8.04, 15 July 2018
To stay vertical, or folded when sitting, I need the hug of my yellow bathrobe. Amazing how I feel like a little lost animal, naked, thrown out of its nest. And eyes begging to stay shut. But whatever it is woke me up.
I didn’t mention Josefina’s, the costurera’s warm welcome. Her: come by any time. The parking spot right by her small door. Her quick light steps down the steep staircase, her smile, pants to be taken in? A short, too. And this flowing green-and-blue floor-length party dress to be shortened, because in life, first you ascend to new heights, later you lose an inch or two on the way. And the bust lifted! she suggests. Motherly, sisterly love and care. Laughter. You feel you’re at the home of a friend, it’s the seamstress you took stuff to many months ago. You walk out smiling and erect, like your overall length has extended upward by a couple of millimeters.
Now, in my buttery bathrobe, I feel Iow again. But according to Quantum mechanics, I’m to focus not on what is but on what I want. Bright sparkling energy.
Donna Eden’s routine, tap yourself back into alertness. Fingertips gently hammer cheeks, then thymus, and so forth all those sleepy points, till you get to the goosestep. That always makes me laugh. A happy laugh because I wonder whether it has a funny effect on me, it might have slowed thousands of boots down. Who knows.
Did a course with the Lady from Paradise on Mindvalley Academy. The warmest most cheerful person ever, love and laughter just spill from her. She developed her Energy Medicine by fighting to save her own life when doctors had given up on her. So much wonderful stuff out there on the internet for the taking. And doing. Not up to the goose step, but sitting quietly, watching golden breath flowing in and out, in and out. Hands folded, except when I take a sip of hot lemon juice.
Ego doesn’t give a shit about writing. Ego wants to sleep and screams murder. Supposedly a good sign.
Of course, I was up half the night, trying to talk to four of my Quantum Co-creation pals who were meeting in California in the flesh for the very first time and wanted to have facetime with me, too, over skype. I got up, put on a bright T-shirt, combed my hair, put on lipstick, and some ISDIN anti-sun mix to look acceptable. But I got the PST and my CUT or whatever mixed up—and who alerted me to that but my wonderful husband– and the girls couldn’t set up their skype. Another time.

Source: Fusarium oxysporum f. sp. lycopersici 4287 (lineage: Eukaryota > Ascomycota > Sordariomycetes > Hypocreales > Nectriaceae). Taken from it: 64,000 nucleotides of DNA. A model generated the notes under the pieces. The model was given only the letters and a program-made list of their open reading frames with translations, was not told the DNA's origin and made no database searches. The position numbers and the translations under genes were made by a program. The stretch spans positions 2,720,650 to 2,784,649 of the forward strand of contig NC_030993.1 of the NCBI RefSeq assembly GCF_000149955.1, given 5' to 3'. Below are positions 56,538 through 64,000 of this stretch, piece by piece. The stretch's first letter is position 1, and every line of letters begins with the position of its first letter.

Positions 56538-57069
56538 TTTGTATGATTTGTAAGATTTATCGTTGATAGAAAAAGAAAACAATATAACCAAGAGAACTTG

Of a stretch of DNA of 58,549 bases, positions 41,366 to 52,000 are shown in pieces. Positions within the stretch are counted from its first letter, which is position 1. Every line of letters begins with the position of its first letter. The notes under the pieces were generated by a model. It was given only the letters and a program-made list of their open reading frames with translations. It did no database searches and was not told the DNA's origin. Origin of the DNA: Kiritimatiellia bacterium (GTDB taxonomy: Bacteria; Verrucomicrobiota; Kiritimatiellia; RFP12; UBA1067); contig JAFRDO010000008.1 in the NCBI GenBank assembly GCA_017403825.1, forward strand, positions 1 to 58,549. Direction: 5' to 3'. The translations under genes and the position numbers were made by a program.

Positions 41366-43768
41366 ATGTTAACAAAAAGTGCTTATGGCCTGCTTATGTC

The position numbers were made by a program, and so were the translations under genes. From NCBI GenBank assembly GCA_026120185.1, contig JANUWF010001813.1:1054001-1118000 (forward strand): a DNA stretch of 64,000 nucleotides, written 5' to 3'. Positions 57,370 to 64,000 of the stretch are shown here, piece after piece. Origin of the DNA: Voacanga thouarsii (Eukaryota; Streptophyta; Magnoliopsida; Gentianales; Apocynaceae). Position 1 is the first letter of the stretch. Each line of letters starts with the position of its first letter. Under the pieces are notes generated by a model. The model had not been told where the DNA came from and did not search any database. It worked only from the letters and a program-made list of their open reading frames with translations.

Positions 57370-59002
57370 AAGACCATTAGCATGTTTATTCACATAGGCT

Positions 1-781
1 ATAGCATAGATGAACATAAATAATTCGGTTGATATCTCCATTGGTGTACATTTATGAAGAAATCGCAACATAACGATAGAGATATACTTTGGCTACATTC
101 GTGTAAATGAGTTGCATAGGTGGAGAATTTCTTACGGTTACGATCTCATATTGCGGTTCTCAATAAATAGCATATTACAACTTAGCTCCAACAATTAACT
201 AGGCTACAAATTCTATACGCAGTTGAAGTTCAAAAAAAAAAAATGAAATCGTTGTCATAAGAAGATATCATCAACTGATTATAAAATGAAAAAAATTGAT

They say when you dismantle the ego by imposing a new habit, it reacts by informing you that you’re about to die. Report received. Yawning feels good, stretching body borders.
And oh, the reward for thinking, feeling, breathing golden light! I forgot one last event that happened yesterday. Went to the beach to swim just about as the sun slowly set, palm canopy cutouts in pink sky. As I walk out of the water waves splash against my buttocks and lower back, I see half a dozen seagulls slowly, gracefully sailing by, I admire their slow, wide-winged ease. I stand on the beach, toweling myself off, and these seagulls land on the sand right in front of me, and parade along the water’s rim, deliberately, pointlessly, because they don’t pick at anything edible, there isn’t anything there. They look at me, a small procession heads turned toward me, and then fly off.
Back by the car, I take of my wet suit and wriggle into my frog-green cotton shift, sit down on the driver’s seat, shower my feet with sun-warm water from a six-liter plastic bottle to wash off the sand. Get myself properly placed behind the wheel and put the key in the ignition – dead. Battery icon flashes yellow, other icons flash red. Try, retry, the stutter of a promising rumble, then silence. Saturday night, 9 pm on the darkening beach. Guess I’ll leave the car and walk home.
A young man sticks a friendly face through the window. Asks: would you like me to start her for you? Relieved, I nod, get up, offer him the driver’s seat, elevated with an added brown square cushion since his 1999 Ibiza, just like I, has lost a couple inches of height. “I’m a mechanic,” says the slim, young man, in his mid-twenties maybe, dark-haired, with funny, symmetrical patches of white hair in both his black eyebrows, as he puts the key in the ignition and expertly gets the engine running. “I worked five years in Germany for Mercedes; your car has a defect, in there,” he points to the dashboard. “You need to get that computer-adjusted.” “Where do you work?” I ask. “I’m on vacation with my Dad, here, this is his car—” he points to a fat, black Mercedes parked close by. “Can you tell me the technical term for the defect?” I ask, “I could tell our mechanic in the village.” He shakes his head, repeats his “five years in Germany with Mercedes”, like a sacred mantra, adds: “You’ll be okay. The engine won’t give out on you.”
What a relief not to have to walk home on flip flops in the dark! Face hub’s justified criticism that he can’t let me drive alone to the beach since I clearly don’t know how to start a car.
Thank you so much! I glow with delight. We speak in Spanish, but he’s slightly darker-hued, maybe from Morocco, an Arab. “Angels sent you!” I proclaim. “They always help the pure in heart,” he says, and is gone. When I’ve turned the car around, I see his slim silhouette; he’s casting a last watchful eye on car and driver.
Enough blogging. Practical life wants my attention. Someone has had the runs. I need to change and wash the sheets. No problem. I love doing the laundry.
8.04, 15 July 2018